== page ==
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Accused Nancy Pelosi laptop thief will spend years behind bars for Jan. 6 Capitol riot

Riley June Williams (via Dauphin County Prison, YouTube screengrab)

Riley June Williams (via Dauphin County Prison, YouTube screengrab)

The Pennsylvania woman who was accused — and ultimately acquitted — of stealing Nancy Pelosi’s laptop from the U.S. Capitol building on Jan. 6 will spend years behind bars for her role as an “accelerant” in the deadly riot.

Riley June Williams, 23, was sentenced to 3 years in prison on Thursday. She was seen climbing a bike rack barricade that had been overturned to climb a wall and joined the hordes of Donald Trump supporters clashing with law enforcement as Congress had begun to certify Joe Biden’s 2020 electoral win. Williams breached the Capitol building through the Senate Wing Door just two minutes after rioters had first violently broken through.

Once inside, she allegedly pushed other rioters to go deeper into the building, organized some of them into a “human battering ram” in order to break through police lines, and “berated” police officers, prosecutors say. She also directed rioters to lock arms in order to resist law enforcement efforts to clear the building, according to the Justice Department.

During the 90 minutes she spent illegally inside the Capitol, she made her way to the Capitol Crypt, the Rotunda, and — perhaps most memorably — then-House Speaker Nancy Pelosi’s office suite.

“Take that f—— laptop,” Williams allegedly instructed another rioter, according to prosecutors. She also apparently told him to “put on gloves” in order to avoid being identified. Prosecutors also say that Williams apparently bragged about her leadership role in the riot and participation in the office thefts.

According to a top Pelosi aide, staffers to the then-highest ranking lawmaker were forced to spend hours sheltering in place in an interior office as rioters ransacked the suite.

As Law&Crime previously reported, investigators believed Williams might have tried to sell the device to Russia’s foreign intelligence service. Authorities also believed that Williams had gone on the run after being identified in a Jan. 6 video, destroying evidence and evading law enforcement, but her lawyer insisted she was fleeing an abusive ex-boyfriend.

A jury convicted Williams in November of two felonies — interfering with law enforcement officers during a civil disorder and resisting or impeding law enforcement officers — and four trespassing and disorderly conduct misdemeanors.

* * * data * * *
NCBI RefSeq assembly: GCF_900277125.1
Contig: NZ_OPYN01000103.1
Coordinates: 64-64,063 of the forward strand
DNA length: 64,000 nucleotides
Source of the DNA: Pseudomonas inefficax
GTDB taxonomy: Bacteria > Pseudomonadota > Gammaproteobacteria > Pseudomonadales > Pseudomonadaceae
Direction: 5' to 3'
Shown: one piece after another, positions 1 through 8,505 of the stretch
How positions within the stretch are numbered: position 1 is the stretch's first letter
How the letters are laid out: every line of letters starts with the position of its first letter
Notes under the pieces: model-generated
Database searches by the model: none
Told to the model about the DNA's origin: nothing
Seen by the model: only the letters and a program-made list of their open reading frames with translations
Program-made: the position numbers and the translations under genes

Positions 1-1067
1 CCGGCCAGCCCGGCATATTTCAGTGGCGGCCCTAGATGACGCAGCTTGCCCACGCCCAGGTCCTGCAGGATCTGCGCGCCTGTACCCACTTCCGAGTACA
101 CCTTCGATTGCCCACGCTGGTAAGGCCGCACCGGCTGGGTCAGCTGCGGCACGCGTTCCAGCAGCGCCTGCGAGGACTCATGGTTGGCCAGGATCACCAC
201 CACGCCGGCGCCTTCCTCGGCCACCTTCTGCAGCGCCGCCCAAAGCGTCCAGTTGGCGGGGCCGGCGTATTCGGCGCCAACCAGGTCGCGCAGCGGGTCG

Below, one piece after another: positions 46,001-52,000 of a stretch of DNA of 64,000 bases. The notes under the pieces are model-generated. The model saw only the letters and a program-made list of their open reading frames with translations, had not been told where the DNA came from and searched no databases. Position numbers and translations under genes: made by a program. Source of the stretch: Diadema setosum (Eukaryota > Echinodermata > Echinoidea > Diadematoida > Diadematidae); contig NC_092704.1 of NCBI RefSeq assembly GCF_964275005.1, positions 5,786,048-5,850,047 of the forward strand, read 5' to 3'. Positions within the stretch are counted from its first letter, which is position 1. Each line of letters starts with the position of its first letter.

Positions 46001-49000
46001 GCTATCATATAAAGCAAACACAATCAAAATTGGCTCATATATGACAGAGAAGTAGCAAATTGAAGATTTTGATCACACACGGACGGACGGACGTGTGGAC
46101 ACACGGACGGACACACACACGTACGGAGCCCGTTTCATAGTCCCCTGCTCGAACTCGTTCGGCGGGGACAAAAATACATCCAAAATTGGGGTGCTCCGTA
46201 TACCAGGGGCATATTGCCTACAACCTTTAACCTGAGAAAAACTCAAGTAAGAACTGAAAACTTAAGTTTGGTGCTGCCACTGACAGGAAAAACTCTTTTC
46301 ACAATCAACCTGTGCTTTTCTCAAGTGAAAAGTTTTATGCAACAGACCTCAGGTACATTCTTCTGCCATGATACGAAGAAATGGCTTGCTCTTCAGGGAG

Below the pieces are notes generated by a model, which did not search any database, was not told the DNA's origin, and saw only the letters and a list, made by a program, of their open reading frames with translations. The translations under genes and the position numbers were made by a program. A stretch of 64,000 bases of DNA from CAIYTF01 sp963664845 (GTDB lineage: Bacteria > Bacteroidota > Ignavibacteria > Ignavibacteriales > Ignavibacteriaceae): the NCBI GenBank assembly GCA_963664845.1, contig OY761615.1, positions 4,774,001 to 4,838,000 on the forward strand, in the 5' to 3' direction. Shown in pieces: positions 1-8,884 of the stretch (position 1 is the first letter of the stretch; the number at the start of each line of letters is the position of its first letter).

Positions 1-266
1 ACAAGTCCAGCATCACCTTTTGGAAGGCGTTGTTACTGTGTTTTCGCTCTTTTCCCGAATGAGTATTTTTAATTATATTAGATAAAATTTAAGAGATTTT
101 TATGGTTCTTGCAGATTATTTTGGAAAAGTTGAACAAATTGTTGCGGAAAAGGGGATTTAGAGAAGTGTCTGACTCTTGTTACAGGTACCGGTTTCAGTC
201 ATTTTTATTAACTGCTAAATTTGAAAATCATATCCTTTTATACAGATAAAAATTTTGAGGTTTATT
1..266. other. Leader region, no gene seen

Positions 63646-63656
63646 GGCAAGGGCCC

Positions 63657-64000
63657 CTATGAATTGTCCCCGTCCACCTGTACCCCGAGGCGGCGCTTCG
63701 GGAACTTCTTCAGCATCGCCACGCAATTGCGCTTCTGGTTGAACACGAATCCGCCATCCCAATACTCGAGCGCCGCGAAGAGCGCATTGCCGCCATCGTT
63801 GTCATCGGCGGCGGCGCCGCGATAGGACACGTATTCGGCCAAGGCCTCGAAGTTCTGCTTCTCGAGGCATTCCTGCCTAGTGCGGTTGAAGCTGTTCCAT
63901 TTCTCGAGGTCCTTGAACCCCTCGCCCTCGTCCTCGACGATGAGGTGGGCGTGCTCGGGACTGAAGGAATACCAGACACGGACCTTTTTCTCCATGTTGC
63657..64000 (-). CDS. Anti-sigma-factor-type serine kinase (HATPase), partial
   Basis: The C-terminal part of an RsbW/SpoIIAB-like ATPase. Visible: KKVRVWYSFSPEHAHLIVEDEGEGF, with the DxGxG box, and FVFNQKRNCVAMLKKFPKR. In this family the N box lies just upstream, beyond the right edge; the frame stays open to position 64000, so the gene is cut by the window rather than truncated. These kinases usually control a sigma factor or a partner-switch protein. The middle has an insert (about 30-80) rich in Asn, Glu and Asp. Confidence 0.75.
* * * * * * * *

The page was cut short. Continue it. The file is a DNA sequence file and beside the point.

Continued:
The jury deadlocked, however, on the theft of government property and obstruction charges, which prosecutors later dropped. She faced a statutory maximum of eight years in prison on the resisting and impeding charge, five on the civil disorder charge, and a combined three years for the misdemeanors.

Although Williams had been out on pretrial release ahead of her trial, the judge ordered her detained pending sentencing.

Williams was hoping to serve no more than one year and one day behind bars, according to her brief.

Prosecutors had requested a sentence of 87 months in prison, arguing that she was an “accelerant” to the riot.

“Everywhere she went, Williams acted as an accelerant, exacerbating the mayhem,” prosecutors wrote in their sentencing brief. “Where others turned back, she pushed forward. When officers blocked her path, she recruited other rioters, especially larger men wearing helmets and body armor, gathered them together, and pushed them forward like a human battering ram, using the mob as a weapon to break through the police lines. The officers she faced off with were among those injured.”

Williams, an apparent fan of white nationalist Nick Fuentes, reportedly told U.S. District Judge Amy Berman Jackson that she was embarrassed by her own actions that day.

“I barely recognize the stupid girl who was yelling at police,” she said, according to the New York Times.

Williams also told the judge that she is now a “responsible woman” and had been addicted to the internet since before I can remember,” NBC News reported.

Jackson rejected Williams’ claims that she was too young or too physically small to be held accountable, the New York Times reported. The judge apparently described Williams as acting “like a coxswain on a crew team” during her time inside the building, as she was seen “handpicking” larger rioters, including those wearing protective gear, to whom she “gave directions about where to go and how to behave from the minute she got in,” the New York Times reported.

“She was not just a little waif blowing in the wind,” Judge Jackson said, according to the New York Times story.

After serving her prison sentence, Williams will spend three years on supervised release. She was also ordered to pay $2,000 in restitution toward the nearly $2.9 million in estimated damage and costs to the Capitol.

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